TO WIESENTHAL “THE HOLOCAUST WAS NOT ONLY A JEWISH TRAGEDY BUT A HUMAN ONE”: FIRST EDITION OF WIESENTHAL’S RARE FIRST BOOK, KZ. MAUTHAUSEN, 1945, WITH FULL-PAGE DUOTONE OF MAUTHAUSEN AND 25 FULL-PAGE DUOTONES AFTER ORIGINAL DRAWINGS BY HIM
(HOLOCAUST) WIESENTHAL, Simon. KZ. Mauthausen. Linz and Wien: Ibis-Verlag, 1946. Quarto, original tan paper wrappers printed in red and black. $2000.
First edition of Simon Wiesenthal’s rare first book, published only one year after his liberation from the brutality of Mauthausen death camp, one of the first published narratives of the Holocaust, with his text in German, a full-page duotone of Mauthausen, red-and-black front wrapper and 25 full-page duotones after striking original drawings and photo-montages by him, in original wrappers.
This scarce first edition of KZ. Mauthausen, the first book by Simon Wiesenthal, is one of the first published narratives of the Holocaust. In this work’s text and its 26 powerful duotone plates, including 25 after drawings and photo-montages by Wiesenthal, he records the horror of Mauthausen, which “had the highest death rate of all the concentration camps… Of the 335,000 prisoners estimated to have passed through Mauthausen and its satellites, 122,767 were murdered” (Encyclopedia Judaica). Imprisoned in the Janowska camp, Wiesenthal was among those forced on a brutal death march in the face of the advancing Red Army, “with stops at the camps in Plasgow, Gross-Rosen and Buchenwald and ending at Mauthausen in Austria. There Wiesenthal, weighing 97 pounds, was liberated by Americans on May 5, 1945. Almost as soon as he could stand, he began collecting evidence on the atrocities for the War Crimes Section of the United States Army” (New York Times). To Wiesenthal, “the Holocaust was not only a Jewish tragedy, but a human one… he deserves to be remembered for his contribution to the culture of memory and the belief that remembering the dead is sanctifying life” (Segev, Simon Wiesenthal, 7-10). His lifelong work in tracking down Nazis famously led to the capture of Eichman and he also found the man “responsible for arresting Anne Frank and her family in their secret annex in Amsterdam, a feat of sleuthing that buttressed the credibility of Anne’s diary in the face of neo-Nazi claims that it was fabricated… Governments, security agencies and lonely survivors turned their eyes to him when no one else had hard information or a sympathetic ear” (New York Times). Text in German. OCLC lists 35 copies worldwide, including the U.S. Holocaust Museum, Stanford, Princeton, Museum of Jewish Heritage, Brandeis, Ben Gurion University, Tel Aviv University and the National Library of Israel.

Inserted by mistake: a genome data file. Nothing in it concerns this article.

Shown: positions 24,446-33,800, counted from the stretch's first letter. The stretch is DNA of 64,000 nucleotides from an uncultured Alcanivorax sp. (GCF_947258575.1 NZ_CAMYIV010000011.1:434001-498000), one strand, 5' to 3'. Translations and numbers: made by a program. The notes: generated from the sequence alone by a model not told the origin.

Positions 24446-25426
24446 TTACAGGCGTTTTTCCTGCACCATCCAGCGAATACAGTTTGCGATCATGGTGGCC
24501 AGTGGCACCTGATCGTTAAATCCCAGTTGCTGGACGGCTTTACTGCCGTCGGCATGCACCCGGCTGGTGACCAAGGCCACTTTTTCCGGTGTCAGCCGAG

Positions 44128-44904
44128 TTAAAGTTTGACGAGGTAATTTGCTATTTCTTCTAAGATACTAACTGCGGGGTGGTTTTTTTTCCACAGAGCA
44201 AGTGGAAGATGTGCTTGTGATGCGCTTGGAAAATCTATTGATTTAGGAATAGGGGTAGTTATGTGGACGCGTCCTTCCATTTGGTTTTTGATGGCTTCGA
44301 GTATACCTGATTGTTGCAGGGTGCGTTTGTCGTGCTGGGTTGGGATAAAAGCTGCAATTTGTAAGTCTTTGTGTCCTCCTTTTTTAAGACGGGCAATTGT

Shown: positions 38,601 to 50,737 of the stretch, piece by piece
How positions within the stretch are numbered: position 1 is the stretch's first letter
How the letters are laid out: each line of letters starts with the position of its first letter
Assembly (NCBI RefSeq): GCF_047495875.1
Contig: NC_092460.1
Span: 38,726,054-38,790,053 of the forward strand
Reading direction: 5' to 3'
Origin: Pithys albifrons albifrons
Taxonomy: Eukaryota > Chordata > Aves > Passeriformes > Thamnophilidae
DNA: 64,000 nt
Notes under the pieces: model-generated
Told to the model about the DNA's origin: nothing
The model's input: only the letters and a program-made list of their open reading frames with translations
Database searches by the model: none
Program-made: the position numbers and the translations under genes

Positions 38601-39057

A fine copy.